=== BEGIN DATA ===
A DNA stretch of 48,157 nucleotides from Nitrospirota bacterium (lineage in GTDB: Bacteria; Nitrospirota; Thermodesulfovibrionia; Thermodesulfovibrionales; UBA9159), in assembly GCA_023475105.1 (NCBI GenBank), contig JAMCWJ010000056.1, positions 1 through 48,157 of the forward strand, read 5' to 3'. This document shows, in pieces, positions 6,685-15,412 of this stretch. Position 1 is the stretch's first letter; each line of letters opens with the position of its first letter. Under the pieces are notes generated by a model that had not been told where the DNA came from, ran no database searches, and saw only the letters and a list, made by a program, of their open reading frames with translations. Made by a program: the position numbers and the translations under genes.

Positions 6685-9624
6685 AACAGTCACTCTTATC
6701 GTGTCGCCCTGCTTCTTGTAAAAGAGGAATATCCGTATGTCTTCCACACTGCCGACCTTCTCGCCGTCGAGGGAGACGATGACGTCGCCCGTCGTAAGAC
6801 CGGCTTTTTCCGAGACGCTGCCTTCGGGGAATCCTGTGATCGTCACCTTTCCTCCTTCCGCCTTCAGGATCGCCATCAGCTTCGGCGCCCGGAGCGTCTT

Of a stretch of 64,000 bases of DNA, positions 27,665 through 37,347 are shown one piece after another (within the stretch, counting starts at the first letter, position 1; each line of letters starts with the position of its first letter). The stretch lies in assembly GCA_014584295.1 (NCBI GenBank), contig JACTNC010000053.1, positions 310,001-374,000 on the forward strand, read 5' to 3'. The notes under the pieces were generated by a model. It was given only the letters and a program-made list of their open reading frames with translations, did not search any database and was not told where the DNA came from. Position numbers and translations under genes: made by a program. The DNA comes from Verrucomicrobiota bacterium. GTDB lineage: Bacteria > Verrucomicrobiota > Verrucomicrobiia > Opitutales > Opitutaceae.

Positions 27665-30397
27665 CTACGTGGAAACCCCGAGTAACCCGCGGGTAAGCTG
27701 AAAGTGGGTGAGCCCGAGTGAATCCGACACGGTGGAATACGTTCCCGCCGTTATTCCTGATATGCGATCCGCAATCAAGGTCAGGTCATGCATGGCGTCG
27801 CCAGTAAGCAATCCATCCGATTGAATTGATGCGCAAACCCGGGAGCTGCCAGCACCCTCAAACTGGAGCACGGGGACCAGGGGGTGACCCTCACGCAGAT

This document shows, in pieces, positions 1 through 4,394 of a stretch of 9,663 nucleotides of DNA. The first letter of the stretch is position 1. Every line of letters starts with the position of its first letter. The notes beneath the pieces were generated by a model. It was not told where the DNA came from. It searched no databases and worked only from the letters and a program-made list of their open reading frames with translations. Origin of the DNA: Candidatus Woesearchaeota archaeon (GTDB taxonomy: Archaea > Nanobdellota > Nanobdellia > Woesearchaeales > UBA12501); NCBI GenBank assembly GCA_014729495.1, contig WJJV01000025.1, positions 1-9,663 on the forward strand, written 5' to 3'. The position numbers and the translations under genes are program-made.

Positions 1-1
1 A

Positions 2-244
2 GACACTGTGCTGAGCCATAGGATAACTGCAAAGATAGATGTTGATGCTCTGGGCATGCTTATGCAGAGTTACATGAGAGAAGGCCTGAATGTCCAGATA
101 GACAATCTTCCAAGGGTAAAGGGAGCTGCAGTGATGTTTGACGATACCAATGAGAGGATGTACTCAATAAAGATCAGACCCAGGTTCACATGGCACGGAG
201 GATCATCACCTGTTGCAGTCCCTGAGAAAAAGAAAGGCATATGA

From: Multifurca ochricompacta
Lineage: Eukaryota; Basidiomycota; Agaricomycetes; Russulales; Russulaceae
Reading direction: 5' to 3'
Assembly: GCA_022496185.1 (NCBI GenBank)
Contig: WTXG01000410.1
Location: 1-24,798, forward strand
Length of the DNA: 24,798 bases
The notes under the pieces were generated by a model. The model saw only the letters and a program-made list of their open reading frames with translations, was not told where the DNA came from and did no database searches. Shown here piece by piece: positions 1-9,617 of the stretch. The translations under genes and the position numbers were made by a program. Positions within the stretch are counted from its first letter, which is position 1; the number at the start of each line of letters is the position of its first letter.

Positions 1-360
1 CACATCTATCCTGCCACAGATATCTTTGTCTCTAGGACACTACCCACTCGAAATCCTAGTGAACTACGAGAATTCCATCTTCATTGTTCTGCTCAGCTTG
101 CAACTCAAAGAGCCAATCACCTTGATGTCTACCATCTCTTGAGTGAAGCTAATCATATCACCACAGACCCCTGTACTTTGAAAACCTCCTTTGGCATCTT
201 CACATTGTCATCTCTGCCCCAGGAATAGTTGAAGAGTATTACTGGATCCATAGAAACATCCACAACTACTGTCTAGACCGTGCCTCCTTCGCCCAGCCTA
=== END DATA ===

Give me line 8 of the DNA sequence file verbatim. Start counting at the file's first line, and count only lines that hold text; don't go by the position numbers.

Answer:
27665 CTACGTGGAAACCCCGAGTAACCCGCGGGTAAGCTG